2/21/2020, 6 a.m.
The Bible tells us, “The poor will always be with you.”
But Richmond has got to find a better way to help people in need.
Latest case in point: The people living in the Cathy’s Camp tent city.
City officials seem to be struggling more to handle the situation rather than to help the people, many of whom have a myriad of health, mental health and other problems that exacerbate their financial lack.
Some Cathy’s Camp residents say they would rather remain in the privacy and security of their own tent outside in the cold than to trade it for a night or more inside a warm shelter where they are subject to someone else’s rules and regulations and housed in an open area without any personal space.
No doubt Rhonda Sneed, the founder of Blessing Warriors RVA, deserves a medal, as do her many volunteers, for their sustained efforts, to provide food, warm clothing, blankets, rides to medical appointments and other help, including bring- ing a sense of order and community to the 100-plus residents of Cathy’s Camp.
However, it will take a larger push and coordinated aim by city officials and agencies, such as the Department of Social Services and the city Office of Community Wealth Building, and area nonprofit and church groups, such as Homeward, Partnership for Housing Affordability, Commonwealth Catholic Charities, the United Way, the Salvation Army, the Community Foundation for a Greater Richmond and others, to provide more permanent housing solutions coupled with “wrap-around” services, such as job training and health services.
Now is the time for these groups to employ some of the “best practices” strategies they have learned about in confer- ences attended through the years. Richmond is not the first or only city to be beset by this situation. We can learn from what others have done to remove the obstacles that keep poor people and homeless folks out of housing, such as the requirement by most landlords for upfront payment of a security deposit and/ or first and last month’s rent to move in.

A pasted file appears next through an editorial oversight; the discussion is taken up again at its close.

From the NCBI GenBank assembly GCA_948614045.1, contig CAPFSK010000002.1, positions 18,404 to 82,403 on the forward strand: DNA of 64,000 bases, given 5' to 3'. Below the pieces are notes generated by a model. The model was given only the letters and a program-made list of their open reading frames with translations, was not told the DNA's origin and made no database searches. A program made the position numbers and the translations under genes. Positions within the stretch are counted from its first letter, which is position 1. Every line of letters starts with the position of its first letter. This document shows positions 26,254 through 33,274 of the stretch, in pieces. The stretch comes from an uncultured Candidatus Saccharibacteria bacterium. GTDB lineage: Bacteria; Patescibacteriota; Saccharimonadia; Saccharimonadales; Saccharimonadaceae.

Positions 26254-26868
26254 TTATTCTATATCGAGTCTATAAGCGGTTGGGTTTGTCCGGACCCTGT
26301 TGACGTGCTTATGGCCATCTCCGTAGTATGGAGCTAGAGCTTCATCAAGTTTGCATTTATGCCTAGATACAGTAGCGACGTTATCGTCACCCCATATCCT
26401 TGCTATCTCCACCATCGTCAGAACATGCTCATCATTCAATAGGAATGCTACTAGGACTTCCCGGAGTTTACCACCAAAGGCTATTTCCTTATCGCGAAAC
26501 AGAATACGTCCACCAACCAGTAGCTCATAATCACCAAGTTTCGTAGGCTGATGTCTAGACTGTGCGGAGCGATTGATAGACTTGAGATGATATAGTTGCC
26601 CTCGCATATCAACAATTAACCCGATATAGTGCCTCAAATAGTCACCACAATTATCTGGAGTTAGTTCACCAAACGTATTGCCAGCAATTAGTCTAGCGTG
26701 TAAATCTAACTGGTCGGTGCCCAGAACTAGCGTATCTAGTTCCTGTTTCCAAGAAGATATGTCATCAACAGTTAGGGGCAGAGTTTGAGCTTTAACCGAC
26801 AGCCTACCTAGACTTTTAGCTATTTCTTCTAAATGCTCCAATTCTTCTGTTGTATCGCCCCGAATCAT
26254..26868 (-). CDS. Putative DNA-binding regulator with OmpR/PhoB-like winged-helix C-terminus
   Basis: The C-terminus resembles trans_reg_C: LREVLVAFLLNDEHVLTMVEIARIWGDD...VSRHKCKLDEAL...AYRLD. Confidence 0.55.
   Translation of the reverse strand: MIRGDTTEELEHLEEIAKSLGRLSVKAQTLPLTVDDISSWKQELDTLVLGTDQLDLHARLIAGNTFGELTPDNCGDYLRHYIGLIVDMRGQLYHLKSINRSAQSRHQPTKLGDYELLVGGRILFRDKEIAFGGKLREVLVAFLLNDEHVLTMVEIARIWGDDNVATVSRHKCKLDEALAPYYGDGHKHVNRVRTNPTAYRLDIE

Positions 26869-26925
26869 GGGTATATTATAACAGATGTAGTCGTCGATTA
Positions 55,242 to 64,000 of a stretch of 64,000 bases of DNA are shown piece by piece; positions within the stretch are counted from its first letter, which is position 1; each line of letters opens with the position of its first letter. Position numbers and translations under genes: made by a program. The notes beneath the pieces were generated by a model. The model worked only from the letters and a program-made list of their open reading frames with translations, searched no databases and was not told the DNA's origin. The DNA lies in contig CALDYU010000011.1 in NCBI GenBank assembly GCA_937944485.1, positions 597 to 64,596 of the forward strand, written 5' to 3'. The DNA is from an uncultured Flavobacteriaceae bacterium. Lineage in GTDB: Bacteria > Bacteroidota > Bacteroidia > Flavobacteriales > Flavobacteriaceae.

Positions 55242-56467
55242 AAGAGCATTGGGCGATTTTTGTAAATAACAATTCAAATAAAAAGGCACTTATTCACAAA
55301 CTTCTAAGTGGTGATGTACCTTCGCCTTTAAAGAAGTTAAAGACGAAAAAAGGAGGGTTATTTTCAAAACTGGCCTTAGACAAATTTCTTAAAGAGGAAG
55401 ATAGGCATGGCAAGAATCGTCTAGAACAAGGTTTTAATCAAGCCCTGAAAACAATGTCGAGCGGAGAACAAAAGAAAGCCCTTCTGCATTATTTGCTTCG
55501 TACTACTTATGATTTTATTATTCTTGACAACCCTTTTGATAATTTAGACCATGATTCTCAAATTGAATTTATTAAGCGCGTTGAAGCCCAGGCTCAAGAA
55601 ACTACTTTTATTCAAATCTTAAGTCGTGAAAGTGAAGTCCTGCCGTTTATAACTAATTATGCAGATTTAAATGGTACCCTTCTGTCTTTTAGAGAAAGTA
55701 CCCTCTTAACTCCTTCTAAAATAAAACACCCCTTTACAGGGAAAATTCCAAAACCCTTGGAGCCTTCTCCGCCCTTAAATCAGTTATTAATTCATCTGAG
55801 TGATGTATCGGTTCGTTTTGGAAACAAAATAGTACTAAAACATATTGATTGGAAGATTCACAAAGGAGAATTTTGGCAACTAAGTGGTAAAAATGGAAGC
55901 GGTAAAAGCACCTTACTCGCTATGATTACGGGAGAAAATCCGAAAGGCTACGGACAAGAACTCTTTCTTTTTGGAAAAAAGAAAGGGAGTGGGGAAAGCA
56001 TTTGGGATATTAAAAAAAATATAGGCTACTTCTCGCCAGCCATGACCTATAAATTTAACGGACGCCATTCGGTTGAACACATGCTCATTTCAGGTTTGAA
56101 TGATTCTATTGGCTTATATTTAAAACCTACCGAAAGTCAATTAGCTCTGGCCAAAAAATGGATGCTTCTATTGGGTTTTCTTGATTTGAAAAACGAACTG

Programs around the country have sprung up to help people maneuver around this barrier.
Massachusetts, for example, has the RAFT program, Rental Assistance for Families in Transition, funded by the state to help families who are homeless, or at risk of becoming homeless, for up to 12 months with expenses such as security and utility deposits, first and last month’s rent and furniture. The maximum assistance amount is $4,000 over 12 months.
Richmond can set up such a grant and/or loan program through one of the nonprofit agencies with community and corporate donations, as well as some federal money that can be used for this purpose. Many agencies also have built relationships with landlords who may, in the circumstance of Cathy’s Camp resi- dents, allow the security deposit to be paid in installments.
Advocates stress that any rental assistance programs must help the individual or family address their ability to maintain the housing once the subsidy ends. But they also note that many households will be in a much better position to increase their income and address their other needs once they have housing.
The current situation requires genuine caring, determination, leadership and a willingness to step up to the plate. We can learn from Ms. Sneed’s example.